5 Reasons Why You Shouldn't Be A Helicopter Parent (To Your Child And The Teacher)

5 Reasons Why You Shouldn't Be A Helicopter Parent (To Your Child And The Teacher)

This is the time of the year when many kids are going back to school, and preschoolers are getting ready for their first big day.  It is a day filled with anticipation, anxiety, and joy.  It is also a time when we, as parents, shed many bittersweet tears.  No matter what grade your child is going into, it is a new year, and another year forward.  I still cry on the first day, I just can't help it.

Bigger changes, more responsibilities and letting go inch by inch can be overwhelming for everyone (even the teacher).

However, there are reasons why parents must let their kids jump forward at this time (while they keep a quiet eye out, as they should and always do).  This doesn't mean going against gut feelings (never do that), simply understand that your child needs to grow in school, with their friends, and gain social skills that parents cannot teach, as these skills only come with life experience.

1.  Independence:  You are the epitome of strength and independence.  Independence is the biggest gift we can give our children.  Taking care of their every single whim does not encourage independence.  They must feel a sense of belonging at school, which is separate and independent from home.  Let them have this time of growth, while always being available when they need you.

2.  Trust:  When we don't hover over our kids, we are sending them a message of trust.  We stand back and watch them grow.  We hold their hands when we should.  However, we must give them room to earn our trust.  By giving them the space they need, a new relationship will develop.  Yes, you will learn to trust your child, and they will learn to trust you.

3. Reality:  The fact is that teaching your children that mommy and daddy will be there every waking moment is truly a disservice to their growth and development.  Your child needs to realize that there is a world out there that will not require parents to attend (i.e., career, going to college, etc.).  If they are not given a dose of reality now, they will be in great shock when it is time to come out of their shell.  Always nurture, but teach them that the world doesn't always require the entire family to attend.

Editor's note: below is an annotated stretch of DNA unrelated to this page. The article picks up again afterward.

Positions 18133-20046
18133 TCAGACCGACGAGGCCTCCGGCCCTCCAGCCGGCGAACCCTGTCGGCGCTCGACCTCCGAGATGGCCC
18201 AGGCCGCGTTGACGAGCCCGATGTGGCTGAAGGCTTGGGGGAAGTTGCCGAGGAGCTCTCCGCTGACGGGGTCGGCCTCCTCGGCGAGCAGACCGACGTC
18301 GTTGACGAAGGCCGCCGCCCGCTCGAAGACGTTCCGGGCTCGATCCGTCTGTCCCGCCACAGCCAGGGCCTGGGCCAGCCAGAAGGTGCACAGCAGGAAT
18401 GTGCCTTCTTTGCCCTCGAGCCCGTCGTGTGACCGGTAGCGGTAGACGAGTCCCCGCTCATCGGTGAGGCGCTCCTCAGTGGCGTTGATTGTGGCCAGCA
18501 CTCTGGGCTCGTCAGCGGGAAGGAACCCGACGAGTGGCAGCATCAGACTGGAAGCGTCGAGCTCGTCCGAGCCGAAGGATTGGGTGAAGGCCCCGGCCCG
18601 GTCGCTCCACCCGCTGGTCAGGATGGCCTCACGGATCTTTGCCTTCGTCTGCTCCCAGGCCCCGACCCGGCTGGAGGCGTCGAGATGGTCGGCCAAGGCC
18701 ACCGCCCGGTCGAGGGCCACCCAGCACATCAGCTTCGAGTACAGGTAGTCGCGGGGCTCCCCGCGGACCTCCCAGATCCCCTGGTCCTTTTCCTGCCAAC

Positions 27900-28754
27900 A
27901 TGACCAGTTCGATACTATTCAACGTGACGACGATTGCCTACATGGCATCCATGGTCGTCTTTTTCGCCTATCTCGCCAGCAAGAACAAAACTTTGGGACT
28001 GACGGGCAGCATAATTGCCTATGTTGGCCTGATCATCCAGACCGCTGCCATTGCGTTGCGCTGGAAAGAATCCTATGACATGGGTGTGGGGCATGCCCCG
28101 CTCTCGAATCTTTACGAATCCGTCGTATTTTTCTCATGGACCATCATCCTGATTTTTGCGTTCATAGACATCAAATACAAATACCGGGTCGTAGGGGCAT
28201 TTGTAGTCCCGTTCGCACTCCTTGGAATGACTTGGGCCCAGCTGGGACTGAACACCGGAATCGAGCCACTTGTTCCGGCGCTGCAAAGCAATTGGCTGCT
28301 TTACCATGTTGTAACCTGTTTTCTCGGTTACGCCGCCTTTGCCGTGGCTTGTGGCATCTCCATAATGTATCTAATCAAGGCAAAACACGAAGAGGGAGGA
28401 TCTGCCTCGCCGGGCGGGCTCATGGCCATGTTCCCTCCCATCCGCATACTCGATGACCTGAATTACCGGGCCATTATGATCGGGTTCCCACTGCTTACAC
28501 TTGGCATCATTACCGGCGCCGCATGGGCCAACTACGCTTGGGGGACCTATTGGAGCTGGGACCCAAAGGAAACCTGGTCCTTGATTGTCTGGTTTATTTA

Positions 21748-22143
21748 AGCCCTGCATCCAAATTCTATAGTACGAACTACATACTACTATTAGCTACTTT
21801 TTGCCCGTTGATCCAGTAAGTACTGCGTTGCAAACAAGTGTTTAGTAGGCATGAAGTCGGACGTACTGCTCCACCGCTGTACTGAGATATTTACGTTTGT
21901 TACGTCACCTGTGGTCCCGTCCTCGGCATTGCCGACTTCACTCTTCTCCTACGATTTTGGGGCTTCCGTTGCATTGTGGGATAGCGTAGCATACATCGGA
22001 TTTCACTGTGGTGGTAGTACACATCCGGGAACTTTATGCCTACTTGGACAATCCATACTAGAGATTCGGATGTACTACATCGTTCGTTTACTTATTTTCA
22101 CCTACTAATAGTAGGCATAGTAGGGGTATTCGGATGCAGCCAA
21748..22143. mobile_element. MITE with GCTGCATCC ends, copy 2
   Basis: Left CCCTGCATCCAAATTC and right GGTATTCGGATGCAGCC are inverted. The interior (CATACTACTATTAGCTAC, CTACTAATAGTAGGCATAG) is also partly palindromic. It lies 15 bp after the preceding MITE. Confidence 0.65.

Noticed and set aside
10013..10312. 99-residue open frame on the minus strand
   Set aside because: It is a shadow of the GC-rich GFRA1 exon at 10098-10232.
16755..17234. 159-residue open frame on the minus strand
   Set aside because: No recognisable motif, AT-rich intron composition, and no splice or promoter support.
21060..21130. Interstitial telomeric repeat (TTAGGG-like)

4. Stress:  If parents are hovering over their kids in regard to academics, please, think twice.  This generation has enough stress and high-level expectations.  Parents who throw money at their kids by putting them into tons of  unnecessary classes are wasting time and growth.  Students do not have to be the best, or get the best grades.  Let them be kids.  As long as parents provide a stable loving home, the kids will turn out fine.

5.  Annoying:  Parents who are constantly in their child's classroom are simply annoying (I don't mean for special events and such...I mean all the time, sorry, I had to say it).  Teachers feel stressed out when parents are pushing their way in all of the time.  Please, let your child's teacher teach (and breathe)!


Image Credit:  http://www.flickr.com/photos/jsnare/261912966/sizes/l/



Filed under: Student Needs

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    Robyn Shulman

    Robyn is currently the Creative Director at Dreams for Kids. She is a certified elementary teacher and ESL teacher in Illinois, who has taught 4th-6th grade, middle school ESL, and ESL to adults. She specializes in the fields of writing, ESL, technology and higher education. She is an academic and career professional advisor for the state of Illinois, the Managing Editor of ED News Daily, and a blogger for Chicago Now. She has been published and/or profiled on Linkedin Today, Edudemic, Reading Horizons, BG Patch, fhytimes, Edutopia, Elmer's Glue, Xavier University News and more. Robyn was recently featured on Linkedin's corporate blog: An Unexpected Journey: 10 Ways Linkedin Changed My Life In One Year. Humbled and honored, she was also interviewed by Xavier University, discussing her life's dedication and work in the field of education, as part of their "American Dream Project," the only collection of American dreamers to date. In addition to her passion for writing, she also has a great love of higher education. She launched and managed the first graduate advising program for National Louis University, supporting over 2,500 teachers. She holds a B.A. in Elementary Education and an M.Ed. in Curriculum and Instruction, with a concentration in ESL.

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